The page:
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Have you discovered the continuous shooting mode (or burst mode) on your digital camera? Most cameras these days have them and if you get in the habit of using it the results can be quite wonderful.
The above sequence was taken by a Flickr photographer by the name of diyosa on her Nikon D50 DSLR which shoots at up to 2.5 frames per second (this sounds a lot but in the scheme of DSLRs its on the lesser end. For example my Canon 20D shoots at 5 frames per second). That means if she activates this mode and then holds her finger down on the shutter she can shoot five shots like the above ones in just two seconds.
In actual fact she took these shots over a longer period (just under a minute) but it illustrates the effectiveness of shooting lots of shots quickly as it’s produced a beautiful series of shots that would look wonderful framed together like this or even in a photo album on the same page.
Continuous shooting Mode isn’t just something that DSLRs have – most point and shoot cameras have it as an option also.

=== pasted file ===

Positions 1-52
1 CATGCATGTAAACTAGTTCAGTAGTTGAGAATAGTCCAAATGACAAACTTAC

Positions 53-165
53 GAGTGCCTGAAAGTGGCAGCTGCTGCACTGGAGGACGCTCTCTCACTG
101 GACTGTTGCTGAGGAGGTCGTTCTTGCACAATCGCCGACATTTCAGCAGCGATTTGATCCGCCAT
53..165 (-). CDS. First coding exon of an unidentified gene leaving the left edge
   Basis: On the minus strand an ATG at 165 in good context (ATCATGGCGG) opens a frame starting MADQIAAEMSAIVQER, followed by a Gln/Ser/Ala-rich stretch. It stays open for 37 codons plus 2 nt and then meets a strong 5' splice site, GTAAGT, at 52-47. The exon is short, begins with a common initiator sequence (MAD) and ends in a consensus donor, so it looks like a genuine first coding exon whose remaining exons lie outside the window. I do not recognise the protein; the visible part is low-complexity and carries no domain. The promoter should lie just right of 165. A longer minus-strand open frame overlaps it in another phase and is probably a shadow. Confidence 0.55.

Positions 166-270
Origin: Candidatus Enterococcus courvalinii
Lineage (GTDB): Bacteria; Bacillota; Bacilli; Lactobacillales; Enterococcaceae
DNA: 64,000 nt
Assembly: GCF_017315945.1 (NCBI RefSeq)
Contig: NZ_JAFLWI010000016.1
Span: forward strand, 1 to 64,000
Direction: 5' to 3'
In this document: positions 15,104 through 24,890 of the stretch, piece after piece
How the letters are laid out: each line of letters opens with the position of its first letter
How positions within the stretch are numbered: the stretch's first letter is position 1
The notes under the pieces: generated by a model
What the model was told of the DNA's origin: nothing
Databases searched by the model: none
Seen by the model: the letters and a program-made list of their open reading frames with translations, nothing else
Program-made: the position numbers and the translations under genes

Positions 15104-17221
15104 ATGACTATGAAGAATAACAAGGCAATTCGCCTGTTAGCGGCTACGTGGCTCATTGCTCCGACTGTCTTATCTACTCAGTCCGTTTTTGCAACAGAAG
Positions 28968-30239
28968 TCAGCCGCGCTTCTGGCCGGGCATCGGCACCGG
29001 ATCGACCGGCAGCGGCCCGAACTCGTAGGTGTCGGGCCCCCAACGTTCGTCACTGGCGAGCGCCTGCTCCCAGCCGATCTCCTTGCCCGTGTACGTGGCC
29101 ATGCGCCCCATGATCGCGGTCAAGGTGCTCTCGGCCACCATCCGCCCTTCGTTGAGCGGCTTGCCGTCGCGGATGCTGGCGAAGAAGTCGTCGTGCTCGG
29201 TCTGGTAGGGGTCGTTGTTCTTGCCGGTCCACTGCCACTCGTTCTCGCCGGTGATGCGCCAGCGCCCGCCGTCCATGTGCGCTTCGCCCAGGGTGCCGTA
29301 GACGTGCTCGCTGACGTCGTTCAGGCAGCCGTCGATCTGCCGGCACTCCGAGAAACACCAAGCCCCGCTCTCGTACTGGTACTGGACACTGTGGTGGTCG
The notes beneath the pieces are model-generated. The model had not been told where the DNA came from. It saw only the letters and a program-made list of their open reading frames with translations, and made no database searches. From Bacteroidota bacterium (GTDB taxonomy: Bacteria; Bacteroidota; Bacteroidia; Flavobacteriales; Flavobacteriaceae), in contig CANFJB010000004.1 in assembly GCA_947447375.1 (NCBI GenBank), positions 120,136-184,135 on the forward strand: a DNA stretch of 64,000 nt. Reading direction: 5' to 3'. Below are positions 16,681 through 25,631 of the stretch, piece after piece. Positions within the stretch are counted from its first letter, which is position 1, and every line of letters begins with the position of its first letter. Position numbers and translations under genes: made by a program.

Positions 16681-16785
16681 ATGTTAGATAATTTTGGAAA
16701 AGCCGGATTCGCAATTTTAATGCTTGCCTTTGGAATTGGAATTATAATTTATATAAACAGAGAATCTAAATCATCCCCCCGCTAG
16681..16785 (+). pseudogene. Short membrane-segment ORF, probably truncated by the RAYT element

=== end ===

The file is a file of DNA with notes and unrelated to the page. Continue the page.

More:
It’s a particularly useful mode for taking shots of any situation where there is movement. Obviously photographing children is one such situation but there are many others including the photography of sport, animals, and even in portrait photography.
When I’m doing a portrait sitting I quite often use continuous shooting mode simply because I find that subjects often relax and look most natural after the first shot that you take and when they lose the ‘posed’ face. Of course the beauty of shooting in a digital format is that even if the second, third and forth frames that you take are not as good as the first – you can just delete them afterwards with no cost associated.
Using Continuous Shooting Mode
It’s worth noting a few things to keep in mind when using this burst mode:
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